- Completion Date: November 2020
- Platform: PC
- Completed: Main Story
- Score: 5 out of 10
The day was Friday, January 31, 1997. It was a day I will remember for the rest of my life.
I was the drummer in an up-and-coming band (not really) and we had a show at my Youth Pastor’s house. I can’t recall the occasion (I was a pretty scatter-brained kid, a fact I didn’t realize until much later in life, and a fact that I was only able to mitigate even later). The reason I remember that day was because it’s the day I got kicked out of my band.
After the show my bandmates and I had a “meeting” and I was informed without much ceremony that I would no longer be the drummer in our up-and-coming band. I really, honestly had no idea this was coming, although now that I think back on it, it does make a lot of sense. On several occasions, during our weekly practices, I would ask to take breaks to play video games. Let me repeat. I just asked if I could take a ten or twenty minute break in the middle of practice to go upstairs and play video games, by myself. I didn’t really think about what the rest of the band was going to do during that time (have you read my about me where I said gaming was in my blood whether I liked or not?). Apparently, my bandmates took this to mean that I wasn’t fully committed to the band. Maybe, just maybe, I can understand their point, roughly twenty years later. That’s the story of my band (by the way, the band later reformed under a different name and I was invited back in – maybe they thought I gave up gaming? I didn’t).
. . .
There was another reason that I remember that day, and it arguably changed my life far more than getting kicked out of my nearly-made-it band. It’s the day that Final Fantasy 7 came out.
Here’s the curious part. I wasn’t very interested in FF7 when it released way back in 1997. The only reason I remember that those two events were on the same day is because I remember one of the members of the band telling me how he asked people to come to the show, and one person said he couldn’t come because that’s the day FF7 launched (that man had his priorities in-tact).
It seems very odd to me nowadays to not be excited about the release about a Final Fantasy game. You can see by my games list that I’ve played most of them. However, at that time, I didn’t have a PlayStation, and my adoration for the FF series hadn’t quite kicked in. I still had an SNES, and my brother Mike had recently bought a Sega Saturn (if you remember that system, cheers to you).
By the way, in case you’re curious, I remember very specifically that the game I betrayed my bandmates for, at least on one occasion, was Clockwork Knight (I’ll forgive you if you’ve never heard of it)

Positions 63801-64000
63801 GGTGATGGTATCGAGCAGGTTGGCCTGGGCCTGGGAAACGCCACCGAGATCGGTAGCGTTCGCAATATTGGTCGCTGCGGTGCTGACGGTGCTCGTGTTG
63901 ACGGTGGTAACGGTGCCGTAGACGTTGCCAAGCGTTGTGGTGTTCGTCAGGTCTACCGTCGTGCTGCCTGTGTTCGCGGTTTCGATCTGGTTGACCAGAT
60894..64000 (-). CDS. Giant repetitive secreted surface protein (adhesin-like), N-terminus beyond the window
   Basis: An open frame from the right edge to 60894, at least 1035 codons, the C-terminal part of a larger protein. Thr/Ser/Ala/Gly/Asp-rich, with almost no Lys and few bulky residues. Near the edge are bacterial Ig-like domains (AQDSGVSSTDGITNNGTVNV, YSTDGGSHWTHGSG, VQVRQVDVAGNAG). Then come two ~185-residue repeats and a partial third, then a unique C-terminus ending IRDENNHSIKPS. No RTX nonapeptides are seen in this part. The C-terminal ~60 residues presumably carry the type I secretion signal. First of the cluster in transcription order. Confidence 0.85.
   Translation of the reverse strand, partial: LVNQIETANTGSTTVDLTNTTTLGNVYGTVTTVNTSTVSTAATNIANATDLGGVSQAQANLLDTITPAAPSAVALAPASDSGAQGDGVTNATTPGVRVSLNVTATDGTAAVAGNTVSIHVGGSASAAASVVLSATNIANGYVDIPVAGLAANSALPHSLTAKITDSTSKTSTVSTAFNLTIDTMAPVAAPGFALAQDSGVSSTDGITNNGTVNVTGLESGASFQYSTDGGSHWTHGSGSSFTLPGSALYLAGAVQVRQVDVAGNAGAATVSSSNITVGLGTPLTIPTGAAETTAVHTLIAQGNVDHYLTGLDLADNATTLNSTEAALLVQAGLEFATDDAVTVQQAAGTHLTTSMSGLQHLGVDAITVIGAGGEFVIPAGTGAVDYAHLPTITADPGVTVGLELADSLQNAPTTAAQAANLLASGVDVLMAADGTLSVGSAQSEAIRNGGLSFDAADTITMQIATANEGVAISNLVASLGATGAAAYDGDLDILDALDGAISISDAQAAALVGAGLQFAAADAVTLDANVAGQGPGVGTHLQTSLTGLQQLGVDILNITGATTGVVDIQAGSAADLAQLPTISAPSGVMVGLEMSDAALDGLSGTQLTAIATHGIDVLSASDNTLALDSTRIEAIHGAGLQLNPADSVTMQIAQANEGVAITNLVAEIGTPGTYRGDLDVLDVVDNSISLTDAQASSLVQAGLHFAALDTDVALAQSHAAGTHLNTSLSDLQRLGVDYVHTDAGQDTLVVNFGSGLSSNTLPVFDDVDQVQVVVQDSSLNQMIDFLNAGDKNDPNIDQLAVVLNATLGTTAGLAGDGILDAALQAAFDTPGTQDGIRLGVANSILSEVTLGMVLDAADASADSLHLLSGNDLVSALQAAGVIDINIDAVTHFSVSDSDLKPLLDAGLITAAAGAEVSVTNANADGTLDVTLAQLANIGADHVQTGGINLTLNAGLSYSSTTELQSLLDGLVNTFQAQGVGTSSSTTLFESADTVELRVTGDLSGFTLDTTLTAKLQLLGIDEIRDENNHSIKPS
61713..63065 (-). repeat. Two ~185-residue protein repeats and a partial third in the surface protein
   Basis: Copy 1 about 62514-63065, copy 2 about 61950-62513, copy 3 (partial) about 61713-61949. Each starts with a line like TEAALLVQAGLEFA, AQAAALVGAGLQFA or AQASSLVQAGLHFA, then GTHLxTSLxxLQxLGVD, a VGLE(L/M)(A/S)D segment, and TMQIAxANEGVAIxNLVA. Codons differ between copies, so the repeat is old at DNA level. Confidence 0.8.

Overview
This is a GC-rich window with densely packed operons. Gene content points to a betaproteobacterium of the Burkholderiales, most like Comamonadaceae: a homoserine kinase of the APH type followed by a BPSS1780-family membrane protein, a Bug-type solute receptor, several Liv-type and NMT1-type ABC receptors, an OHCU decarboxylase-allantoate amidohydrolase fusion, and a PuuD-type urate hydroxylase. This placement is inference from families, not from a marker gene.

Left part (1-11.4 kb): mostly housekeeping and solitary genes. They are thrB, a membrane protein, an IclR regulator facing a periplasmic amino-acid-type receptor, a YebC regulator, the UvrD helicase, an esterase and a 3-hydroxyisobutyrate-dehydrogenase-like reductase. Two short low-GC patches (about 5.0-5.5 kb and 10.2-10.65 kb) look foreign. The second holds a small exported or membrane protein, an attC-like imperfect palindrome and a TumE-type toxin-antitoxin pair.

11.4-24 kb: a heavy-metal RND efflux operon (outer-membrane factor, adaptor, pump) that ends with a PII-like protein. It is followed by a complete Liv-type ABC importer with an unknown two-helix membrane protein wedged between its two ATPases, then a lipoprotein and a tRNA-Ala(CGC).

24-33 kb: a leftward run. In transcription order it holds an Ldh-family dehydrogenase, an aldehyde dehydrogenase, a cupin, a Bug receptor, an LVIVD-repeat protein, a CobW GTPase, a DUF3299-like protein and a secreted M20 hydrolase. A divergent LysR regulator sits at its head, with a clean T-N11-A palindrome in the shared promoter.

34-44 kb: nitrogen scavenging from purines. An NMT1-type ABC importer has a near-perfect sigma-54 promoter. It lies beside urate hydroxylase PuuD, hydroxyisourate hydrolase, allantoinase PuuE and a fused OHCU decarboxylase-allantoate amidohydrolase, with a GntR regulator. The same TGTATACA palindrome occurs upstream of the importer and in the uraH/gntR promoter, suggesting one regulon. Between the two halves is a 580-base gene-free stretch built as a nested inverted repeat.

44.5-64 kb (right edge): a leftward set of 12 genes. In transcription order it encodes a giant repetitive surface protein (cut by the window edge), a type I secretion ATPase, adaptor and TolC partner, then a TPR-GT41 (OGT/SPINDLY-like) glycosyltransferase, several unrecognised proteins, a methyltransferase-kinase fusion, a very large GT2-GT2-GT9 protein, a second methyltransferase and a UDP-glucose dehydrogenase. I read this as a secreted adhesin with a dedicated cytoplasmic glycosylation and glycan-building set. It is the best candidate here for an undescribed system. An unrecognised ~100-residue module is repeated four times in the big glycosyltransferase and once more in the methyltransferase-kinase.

I wouldn’t play Final Fantasy 7 until years later, and that is when gaming was ruined for me, because it’s when I realized what a game really could (and should) be. Up until that time, I was perfectly happy to play any game that I could find in our house, no matter what it was. I was still very much infatuated with anything bright and shiny, with fancy colors, and was completely satisfied to play a mediocre game for hours on end. But now, I was aware of what a proper game could do. A game that not only had a well-defined combat system, had cutting edge graphics (for the time, it admittedly looks like garbage now). It introduced me to the notion that a game can have well-balanced game mechanics, create emotional depth, explore deep themes, and have a cinematic experience that is on-par with the best movies of the day.
This is the issue with anything in life, I guess. The more you experience, the more difficult it is to enjoy the next thing. It needs to be better than the thing you’ve enjoyed previously (or at least different enough that it’s not comparable), and so the bar continues to be raised again and again (that doesn’t sound negative, right? I’m trying to work on that).
. . .
Why do I mention all of this when discussing Middle Earth: Shadow Of War? Well, here’s at least one reason. To quote Will Farrell from The Office:
Here’s the thing. There exists many different types of games out there. There are MOBAs, single-player, co-op, MOORPGs, etc. For the single-player game, I fully expect that the story is well-made, intriguing, gripping, with unpredictable twists that keep the player guessing what might happen next. I can forgive other games for not having a wonderful story because that’s really not the intention of the game. A MOBA is all about battling your friends and others in an attempt to get better and better at the game (and possibly win millions upon millions of dollars in some esports event). An MMORPG, in my opinion, should mostly be a social experience, best enjoyed when one or more of your friends get together and attempt to complete the latest raid or at least grind out some experience in the hopes of gaining one more level.
SOW, at least for me, just didn’t deliver on the story. The games (SOW and it’s predecessor, Shadow of Mordor) are not canon, so can’t be relied on to expand or fill-out the LOTR universe. More so, the games would not be able to become canon, because they diverge so heavily from the story of the LOTR series. One of the major themes of the game is dominating (brainwashing) Orcs to fight on your behalf. Any LOTR fan would have to suspend some serious disbelief to accept that, since Orcs are seen as the right/left hand of Sauron, and should be defeated at all costs. Certainly none of the members of the Fellowship would have trusted one, let along worked with one, even if it was some sort of mind control.